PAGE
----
2020-07-12

Jul 13-19

Summer, week 4

Join the BoWZ-Westchester Sangha via Zoom every Saturday morning:
9:45a Eastern -- informal conversation
10:00a Eastern -- practice begins

https://zoom.us/j/2898507899
Audio Only: telephone 646-876-9923 & Enter Meeting ID: 289 850 7899

This Week's Reading for Sat Jul 18
  • Taizan Maezumi, Appreciate Your Life: The Essence of Zen Practice, "Three 'Pillows' of Zen," p. 13.
  • Reading Schedule HERE.
Questions

This Week's Raven Tale
Home Practice
  • Light a candle or stick of incense, or both
  • Three bows to Buddha
  • Gatha of Atonement (odd-numbered dates) or The Three Refuges (even-numbered dates);
  • Dedication (use Sutra Book and audio below)
  • Opening Verse (use Sutra Book and audio below)
  • Zazen (25 mins)
  • Sutra Service Readings (use Sutra Book and audio below)
  • Dharma Study (book or podcast, 15-30 mins)
  • Closing Verse (use Sutra Book and audio below)
Sutra Book for printing (two-columned pages): CLICK HERE. Sutra Book for reading on your computer screen (one-column pages): CLICK HERE. Page references are to the two-column version.

Opening: Odd-Numbered Dates
  • Gatha of Atonement, p. 1
  • Dedication 1, p. 1
  • The Five Remembrances, p. 4
Audio player below or CLICK HERE.


Opening: Even-Numbered Dates
  • The Three Refuges, p. 1
  • Dedication 1, p. 1
  • The Five Remembrances, p. 4
Audio player below or CLICK HERE.


Zazen
  • 25 mins.
Sutra Service
  • Sutra for Jul 13-19: Week 4.B. ("Komyozo Zanmai," p. 15; "Shantideva's Way of the Bodhisattva," p. 15)
Audio player below or CLICK HERE.

Dharma Study
  • Book or podcast, 15-30 mins.
Closing Verse for Mon Jun 15 - Sun Jul 12
  • The Way of Tenderness, p. 40; The Four Bodhisattva Vows, p. 42.
Audio player below or CLICK HERE.



NEWS

Thu Jul 9 is the deadline for registering for the "Distant Temple Bell" sesshin -- Fri Jul 10 to Mon Jul 13. Interested in attending (from your home, or wherever you are with your laptop computer) this on-line Boundless Way Zen retreat? See HERE.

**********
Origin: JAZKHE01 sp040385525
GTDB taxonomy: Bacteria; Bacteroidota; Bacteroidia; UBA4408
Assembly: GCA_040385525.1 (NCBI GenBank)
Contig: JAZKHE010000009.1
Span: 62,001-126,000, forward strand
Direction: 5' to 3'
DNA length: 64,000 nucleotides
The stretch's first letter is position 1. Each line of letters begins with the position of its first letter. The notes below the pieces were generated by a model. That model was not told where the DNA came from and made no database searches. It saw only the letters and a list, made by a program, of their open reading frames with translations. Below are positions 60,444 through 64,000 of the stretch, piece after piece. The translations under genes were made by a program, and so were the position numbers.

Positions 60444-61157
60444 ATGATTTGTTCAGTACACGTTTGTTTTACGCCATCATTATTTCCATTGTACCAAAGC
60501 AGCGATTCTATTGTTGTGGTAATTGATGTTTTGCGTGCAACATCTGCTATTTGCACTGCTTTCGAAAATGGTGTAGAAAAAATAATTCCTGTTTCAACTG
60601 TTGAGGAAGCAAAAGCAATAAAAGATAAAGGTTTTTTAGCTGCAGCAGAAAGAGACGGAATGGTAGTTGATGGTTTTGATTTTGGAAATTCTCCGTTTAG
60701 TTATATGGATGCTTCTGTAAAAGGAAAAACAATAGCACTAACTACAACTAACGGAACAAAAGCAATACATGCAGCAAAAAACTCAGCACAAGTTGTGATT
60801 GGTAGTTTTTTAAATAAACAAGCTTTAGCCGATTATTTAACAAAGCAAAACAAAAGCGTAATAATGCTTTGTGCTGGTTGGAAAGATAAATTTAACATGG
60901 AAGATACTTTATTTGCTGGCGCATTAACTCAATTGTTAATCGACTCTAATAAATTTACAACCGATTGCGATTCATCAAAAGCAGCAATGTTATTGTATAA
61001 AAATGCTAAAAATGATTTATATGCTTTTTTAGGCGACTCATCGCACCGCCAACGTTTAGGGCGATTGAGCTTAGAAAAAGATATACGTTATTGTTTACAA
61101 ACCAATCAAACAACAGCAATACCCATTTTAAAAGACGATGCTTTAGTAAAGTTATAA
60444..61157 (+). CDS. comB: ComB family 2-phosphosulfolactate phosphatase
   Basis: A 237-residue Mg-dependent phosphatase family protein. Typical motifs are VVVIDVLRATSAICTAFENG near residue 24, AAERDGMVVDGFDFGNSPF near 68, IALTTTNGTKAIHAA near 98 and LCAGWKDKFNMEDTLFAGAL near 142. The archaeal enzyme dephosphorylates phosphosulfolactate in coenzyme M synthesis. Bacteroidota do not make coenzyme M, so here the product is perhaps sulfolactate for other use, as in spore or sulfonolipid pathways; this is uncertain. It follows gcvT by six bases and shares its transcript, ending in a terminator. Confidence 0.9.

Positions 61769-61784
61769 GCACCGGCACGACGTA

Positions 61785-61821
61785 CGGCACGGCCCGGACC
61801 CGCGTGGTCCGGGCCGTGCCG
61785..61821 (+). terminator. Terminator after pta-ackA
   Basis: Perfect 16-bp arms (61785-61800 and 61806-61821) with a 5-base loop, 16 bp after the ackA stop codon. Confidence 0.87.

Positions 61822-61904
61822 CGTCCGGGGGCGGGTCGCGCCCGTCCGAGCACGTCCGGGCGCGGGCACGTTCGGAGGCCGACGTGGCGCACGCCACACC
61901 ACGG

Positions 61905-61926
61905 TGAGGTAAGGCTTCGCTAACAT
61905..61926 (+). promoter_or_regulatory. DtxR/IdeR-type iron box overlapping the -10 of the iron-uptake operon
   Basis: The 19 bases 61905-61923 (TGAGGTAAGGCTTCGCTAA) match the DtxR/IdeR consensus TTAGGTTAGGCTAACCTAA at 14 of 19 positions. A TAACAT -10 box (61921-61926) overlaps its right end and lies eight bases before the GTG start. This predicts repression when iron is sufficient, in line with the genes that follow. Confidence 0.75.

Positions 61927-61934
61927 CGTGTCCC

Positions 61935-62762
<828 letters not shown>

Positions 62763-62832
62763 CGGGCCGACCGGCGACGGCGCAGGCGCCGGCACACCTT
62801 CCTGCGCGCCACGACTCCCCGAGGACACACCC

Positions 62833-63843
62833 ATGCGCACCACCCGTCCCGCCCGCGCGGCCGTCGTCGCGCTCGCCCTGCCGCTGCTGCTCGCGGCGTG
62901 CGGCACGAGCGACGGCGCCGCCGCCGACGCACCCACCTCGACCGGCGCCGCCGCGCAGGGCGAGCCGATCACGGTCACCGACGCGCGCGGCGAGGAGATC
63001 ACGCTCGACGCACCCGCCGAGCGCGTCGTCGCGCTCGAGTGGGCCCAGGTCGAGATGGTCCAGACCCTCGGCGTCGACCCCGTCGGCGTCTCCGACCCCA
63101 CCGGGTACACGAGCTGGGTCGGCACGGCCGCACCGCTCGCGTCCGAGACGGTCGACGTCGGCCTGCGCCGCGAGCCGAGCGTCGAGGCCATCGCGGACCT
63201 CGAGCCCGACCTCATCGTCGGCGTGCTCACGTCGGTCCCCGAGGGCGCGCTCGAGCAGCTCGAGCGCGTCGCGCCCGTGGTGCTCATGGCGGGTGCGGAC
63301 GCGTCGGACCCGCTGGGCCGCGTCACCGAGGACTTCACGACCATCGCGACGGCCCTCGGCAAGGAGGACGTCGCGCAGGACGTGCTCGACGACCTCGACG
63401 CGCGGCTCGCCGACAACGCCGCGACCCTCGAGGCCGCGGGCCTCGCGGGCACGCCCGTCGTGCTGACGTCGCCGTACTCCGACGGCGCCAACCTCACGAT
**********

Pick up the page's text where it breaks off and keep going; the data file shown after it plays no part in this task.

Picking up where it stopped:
Be a part of the Boundless Way discussion on racial justice! See HERE.

ADDITIONAL PRACTICE OPPORTUNITIES
Worcester Zen Temple:
Mon-Fri mornings, 7 AM -8 AM
Sun, Tue, Thu evenings, 7 PM - 8 PM
See https://worcesterzen.org/

White Plains Zen Center:
Tue evenings: 7:30 PM
https://zoom.us/j/122286388

Hudson River Zen Center:
http://hudsonriverzencenter.org/

Insight Meditation with Nina Nagy
Mon evenings: 6 PM
https://www.awakeabiding.com/

2020-07-08

Jul 6-12

Summer, week 3

Seth Segall will lead the gathering on Sat Jul 11.

Join the BoWZ-Westchester Sangha via Zoom every Saturday morning:
9:45a Eastern -- informal conversation
10:00a Eastern -- practice begins

https://zoom.us/j/2898507899
Audio Only: telephone 646-876-9923 & Enter Meeting ID: 289 850 7899

This Week's Reading for Sat Jul 11
  • Taizan Maezumi, Appreciate Your Life: The Essence of Zen Practice, "Endowed from the Start," pp. 7-12.
  • Reading Schedule HERE.
Questions
  • What experiences have you had of the way that your posture affects your zazen? Have you noticed how your body is when your attention wanders?
  • "When you breathe in, swallow the whole universe When you breathe out, breathe out the whole universe." What does this mean?
  • Mind and body are ungraspable. "Yet there is a way to appreciate the ungraspable. How? By being it?" How do you understand this?
This Week's Raven Tale
Home Practice
  • Light a candle or stick of incense, or both
  • Three bows to Buddha
  • Gatha of Atonement (odd-numbered dates) or The Three Refuges (even-numbered dates);
  • Dedication (use Sutra Book and audio below)
  • Opening Verse (use Sutra Book and audio below)
  • Zazen (25 mins)
  • Sutra Service Readings (use Sutra Book and audio below)
  • Dharma Study (book or podcast, 15-30 mins)
  • Closing Verse (use Sutra Book and audio below)
Sutra Book for printing (two-columned pages): CLICK HERE. Sutra Book for reading on your computer screen (one-column pages): CLICK HERE. Page references are to the two-column version.

Opening: Odd-Numbered Dates
  • Gatha of Atonement, p. 1
  • Dedication 1, p. 1
  • Enmei Jukku Kannon Gyo, p. 4
Audio player below or CLICK HERE.


Opening: Even-Numbered Dates
  • The Three Refuges, p. 1
  • Dedication 1, p. 1
  • Enmei Jukku Kannon Gyo, p. 4
Audio player below or CLICK HERE.

Zazen
  • 25 mins.
Sutra Service
  • Sutra for Jul 6-12: Week 3.B. ("Heart Sutra," p. 11; "Zazen Yojinki," p. 11)
Audio player below or CLICK HERE.

Dharma Study
  • Book or podcast, 15-30 mins.
Closing Verse for Mon Jun 15 - Sun Jul 12
  • Three Prayers, p. 36; Save All the Beings, p. 38.
Audio player below or CLICK HERE.


NEWS

Thu Jul 9 is the deadline for registering for the "Distant Temple Bell" sesshin -- Fri Jul 10 to Mon Jul 13. Interested in attending (from your home, or wherever you are with your laptop computer) this on-line Boundless Way Zen retreat? See HERE.